List:General Discussion« Previous MessageNext Message »
From:Geoffrey Date:February 7 2004 8:11pm
Subject:Re: Memory Leak using InnoDB ?
View as plain text  
Dan, Heikki,

----- Original Message ----- 
From: "Heikki Tuuri" <Heikki.Tuuri@stripped>
To: <mysql@stripped>
Sent: Saturday, February 07, 2004 11:39 AM
Subject: Re: Memory Leak using InnoDB ?


> Geoffrey, Dan,
>
> ----- Original Message ----- 
> From: "Dan Nelson" <dnelson@stripped>
> Newsgroups: mailing.database.myodbc
> Sent: Saturday, February 07, 2004 5:27 AM
> Subject: Re: Memory Leak using InnoDB ?
>
>
> > In the last episode (Feb 07), Geoffrey said:
> > > I'm running MySQL 4.0.17 with RH Linux 8 on Xeon 3.0/1GB RAM.
> > >
> > > One application has to access the database (1 connection to the DB is
> > > open on startup and left open). However this application performs a
> > > lot of queries on the DB.
> > >
> > > Thanks to  "top", I can see that the "used memory" is constantly
> > > increasing and never freed (up to 1 GB) when performing a lot of
> > > queries. In fact, I can see the total memory usage increasing but the
> > > mysqld process memory usage remains the same.
> > >
> > > When the DB is not accessed, the memory usage is stable. Stopping
MySQL
> > > server doesn't free the abnormaly allocated memory.
> >
> > Ideally, you should have very little "free" memory according to top
> > (most systems will see under 20MB free).  Free memory is wasted memory.
> > Unix uses memory not allocated to processes for a disk cache.  To
> > determine whether you are truly low on memory, run iostat and watch the
> > swap columns.  Constant swap activity means you're low on memory.
>
> Dan is right. A memory leak in the mysqld process should show up in the
> 'top' line for that process.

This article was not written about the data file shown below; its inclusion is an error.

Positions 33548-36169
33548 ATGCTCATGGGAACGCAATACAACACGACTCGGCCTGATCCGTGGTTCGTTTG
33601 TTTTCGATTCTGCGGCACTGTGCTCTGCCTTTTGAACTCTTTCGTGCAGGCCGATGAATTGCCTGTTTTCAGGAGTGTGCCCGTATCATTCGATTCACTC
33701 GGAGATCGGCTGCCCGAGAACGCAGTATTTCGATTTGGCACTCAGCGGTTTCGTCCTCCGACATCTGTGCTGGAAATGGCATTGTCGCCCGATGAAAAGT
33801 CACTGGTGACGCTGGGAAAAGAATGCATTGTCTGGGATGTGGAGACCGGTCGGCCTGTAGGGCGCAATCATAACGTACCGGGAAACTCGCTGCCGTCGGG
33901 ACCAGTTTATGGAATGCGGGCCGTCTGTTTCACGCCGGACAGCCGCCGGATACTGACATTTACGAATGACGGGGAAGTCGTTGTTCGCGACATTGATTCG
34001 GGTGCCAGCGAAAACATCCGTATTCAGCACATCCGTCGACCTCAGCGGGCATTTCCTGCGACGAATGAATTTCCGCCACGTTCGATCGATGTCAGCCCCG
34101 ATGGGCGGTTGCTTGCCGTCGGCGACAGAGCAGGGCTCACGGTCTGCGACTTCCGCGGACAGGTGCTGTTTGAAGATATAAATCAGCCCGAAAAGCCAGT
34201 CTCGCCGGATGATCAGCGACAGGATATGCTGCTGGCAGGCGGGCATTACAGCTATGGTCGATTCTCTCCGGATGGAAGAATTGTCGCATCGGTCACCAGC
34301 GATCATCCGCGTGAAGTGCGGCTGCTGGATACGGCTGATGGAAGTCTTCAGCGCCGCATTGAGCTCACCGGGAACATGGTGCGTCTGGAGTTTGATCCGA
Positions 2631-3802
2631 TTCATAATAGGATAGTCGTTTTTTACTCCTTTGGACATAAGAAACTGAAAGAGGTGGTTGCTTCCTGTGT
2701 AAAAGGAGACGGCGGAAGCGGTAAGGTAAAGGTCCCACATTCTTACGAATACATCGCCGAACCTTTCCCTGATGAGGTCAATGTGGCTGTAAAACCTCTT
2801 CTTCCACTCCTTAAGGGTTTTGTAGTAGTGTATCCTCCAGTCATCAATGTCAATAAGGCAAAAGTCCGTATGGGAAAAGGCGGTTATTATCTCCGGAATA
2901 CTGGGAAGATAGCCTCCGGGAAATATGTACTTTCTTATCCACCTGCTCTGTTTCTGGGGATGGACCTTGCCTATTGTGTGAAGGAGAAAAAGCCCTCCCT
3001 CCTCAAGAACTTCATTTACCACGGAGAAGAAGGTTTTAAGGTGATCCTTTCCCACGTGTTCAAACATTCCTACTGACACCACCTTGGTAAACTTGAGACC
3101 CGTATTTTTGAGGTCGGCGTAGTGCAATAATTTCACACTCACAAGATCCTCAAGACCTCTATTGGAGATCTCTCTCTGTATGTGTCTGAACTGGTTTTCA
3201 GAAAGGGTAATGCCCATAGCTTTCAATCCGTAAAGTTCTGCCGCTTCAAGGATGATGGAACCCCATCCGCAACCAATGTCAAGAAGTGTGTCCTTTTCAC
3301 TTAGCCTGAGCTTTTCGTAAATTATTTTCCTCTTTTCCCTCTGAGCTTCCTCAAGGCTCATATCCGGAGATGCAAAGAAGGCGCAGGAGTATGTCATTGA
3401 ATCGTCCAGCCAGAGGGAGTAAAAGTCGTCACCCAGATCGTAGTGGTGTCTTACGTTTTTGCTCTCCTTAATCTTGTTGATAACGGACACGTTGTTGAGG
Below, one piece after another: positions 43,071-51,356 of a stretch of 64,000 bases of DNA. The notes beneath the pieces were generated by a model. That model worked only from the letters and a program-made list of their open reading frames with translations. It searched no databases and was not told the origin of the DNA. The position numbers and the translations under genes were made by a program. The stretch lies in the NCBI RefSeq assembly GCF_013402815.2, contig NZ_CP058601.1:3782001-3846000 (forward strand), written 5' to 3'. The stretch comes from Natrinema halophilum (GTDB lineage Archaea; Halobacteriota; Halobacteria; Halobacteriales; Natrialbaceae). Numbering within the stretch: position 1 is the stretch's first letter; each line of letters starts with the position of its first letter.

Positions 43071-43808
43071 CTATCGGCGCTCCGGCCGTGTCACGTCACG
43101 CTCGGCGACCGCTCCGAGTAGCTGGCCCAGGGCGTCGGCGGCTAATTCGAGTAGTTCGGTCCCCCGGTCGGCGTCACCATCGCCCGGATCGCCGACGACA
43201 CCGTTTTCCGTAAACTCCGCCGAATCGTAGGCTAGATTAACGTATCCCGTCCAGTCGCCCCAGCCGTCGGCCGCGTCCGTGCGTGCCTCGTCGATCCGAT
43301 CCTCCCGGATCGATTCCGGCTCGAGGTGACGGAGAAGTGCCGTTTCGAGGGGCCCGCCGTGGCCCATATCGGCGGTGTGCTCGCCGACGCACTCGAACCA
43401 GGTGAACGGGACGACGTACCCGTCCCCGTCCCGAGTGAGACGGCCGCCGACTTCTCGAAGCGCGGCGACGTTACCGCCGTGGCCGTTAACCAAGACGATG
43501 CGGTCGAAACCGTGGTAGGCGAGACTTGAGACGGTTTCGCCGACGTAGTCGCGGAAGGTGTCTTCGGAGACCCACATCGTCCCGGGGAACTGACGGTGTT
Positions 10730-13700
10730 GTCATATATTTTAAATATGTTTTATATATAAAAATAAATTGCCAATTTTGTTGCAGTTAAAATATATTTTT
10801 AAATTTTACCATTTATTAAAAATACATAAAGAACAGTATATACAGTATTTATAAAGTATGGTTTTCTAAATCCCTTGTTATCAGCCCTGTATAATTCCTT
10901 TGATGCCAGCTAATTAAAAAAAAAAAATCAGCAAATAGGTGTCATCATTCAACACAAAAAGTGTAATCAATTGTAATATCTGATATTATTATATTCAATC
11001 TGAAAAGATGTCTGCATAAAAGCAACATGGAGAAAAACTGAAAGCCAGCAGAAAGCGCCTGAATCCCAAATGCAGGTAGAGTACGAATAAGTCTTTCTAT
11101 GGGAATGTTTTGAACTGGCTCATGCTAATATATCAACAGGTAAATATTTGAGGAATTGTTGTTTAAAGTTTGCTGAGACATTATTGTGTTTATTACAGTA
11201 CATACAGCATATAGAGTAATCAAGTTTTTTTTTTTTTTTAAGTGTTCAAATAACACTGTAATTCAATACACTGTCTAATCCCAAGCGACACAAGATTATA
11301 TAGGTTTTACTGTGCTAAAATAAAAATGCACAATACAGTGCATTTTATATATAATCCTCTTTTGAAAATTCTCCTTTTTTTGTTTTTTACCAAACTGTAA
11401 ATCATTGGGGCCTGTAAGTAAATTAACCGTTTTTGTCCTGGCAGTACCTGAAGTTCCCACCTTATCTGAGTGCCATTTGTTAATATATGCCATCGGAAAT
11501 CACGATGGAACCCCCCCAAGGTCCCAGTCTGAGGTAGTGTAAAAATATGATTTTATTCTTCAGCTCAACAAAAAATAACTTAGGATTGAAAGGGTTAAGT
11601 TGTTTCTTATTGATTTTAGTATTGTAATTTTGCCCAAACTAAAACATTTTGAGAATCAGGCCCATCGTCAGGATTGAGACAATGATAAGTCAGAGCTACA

>
> By the way, monitoring if InnoDB has memory leaks is very easy. Just look
> with SHOW INNODB STATUS at the 'total allocated memory'. If that keeps
> climbing without bounds, that is an indication of a memory leak.
>

Thanks for your help.

For testing, I tried the following my.cnf :

server-id=1
socket=/tmp/mysql.sock
innodb_data_file_path = ibdata1:750M:autoextend
set-variable = innodb_buffer_pool_size=50M
set-variable = innodb_additional_mem_pool_size=10M
set-variable = innodb_log_file_size=300M
set-variable = innodb_log_buffer_size=2M
innodb_flush_log_at_trx_commit=0
skip-locking
set-variable = max_connections=5
set-variable = read_buffer_size=1M
set-variable = sort_buffer=1M
set-variable = key_buffer=10M

Here is the result of "top" after 20 hours :

 8:26pm  up 18:35,  1 user,  load average: 0.42, 0.26, 0.20
46 processes: 44 sleeping, 2 running, 0 zombie, 0 stopped
CPU states:  3.7% user,  0.5% system,  0.0% nice, 95.6% idle
Mem:  1031048K av, 1021460K used,    9588K free,       0K shrd,   55288K
buff
Swap: 2044072K av,       0K used, 2044072K free                  845544K
cached
PID USER     PRI  NI  SIZE  RSS SHARE STAT %CPU %MEM   TIME COMMAND
960 mysql     15   0 67872  66M  2656 S     0.1  6.5   6:29 mysqld

Here is the result of "top" after a reboot :

 8:54pm  up 9 min,  1 user,  load average: 0.16, 0.17, 0.10
46 processes: 44 sleeping, 2 running, 0 zombie, 0 stopped
CPU states:  4.5% user,  0.3% system,  0.0% nice, 95.0% idle
Mem:  1031048K av,  136512K used,  894536K free,       0K shrd,   13276K
buff
Swap: 2044072K av,       0K used, 2044072K free                   61620K
cached
PID USER     PRI  NI  SIZE  RSS SHARE STAT %CPU %MEM   TIME COMMAND
774 mysql     15   0 36276  35M  2496 S     0.7  3.5   0:03 mysqld

Here is the SHOW INNODB STATUS after 20 hours :

----------------------
BUFFER POOL AND MEMORY
----------------------
Total memory allocated 75115912; in additional pool allocated 1611008
Buffer pool size   3200
Free buffers       1
Database pages     3091
Modified db pages  160
Pending reads 0
Pending writes: LRU 0, flush list 0, single page 0
Pages read 7212, created 2274, written 801221
0.00 reads/s, 0.02 creates/s, 12.45 writes/s
Buffer pool hit rate 1000 / 1000

As far as I understand, the "Total Mem" increasing constantly when MySQL is
heavily accessed is not really memory allocated by MySQL but allocated by
Linux to take advantage of the unused memory ?

So I should not pay attention to it (as long as used swap is 0).

Correct ?

Regards.

Thread
Memory Leak using InnoDB ?Geoffrey7 Feb
  • Re: Memory Leak using InnoDB ?Dan Nelson7 Feb
  • Re: Memory Leak using InnoDB ?Greg Day7 Feb
Re: Memory Leak using InnoDB ?Heikki Tuuri7 Feb
Re: Memory Leak using InnoDB ?Geoffrey7 Feb
Re: Memory Leak using InnoDB ?Heikki Tuuri7 Feb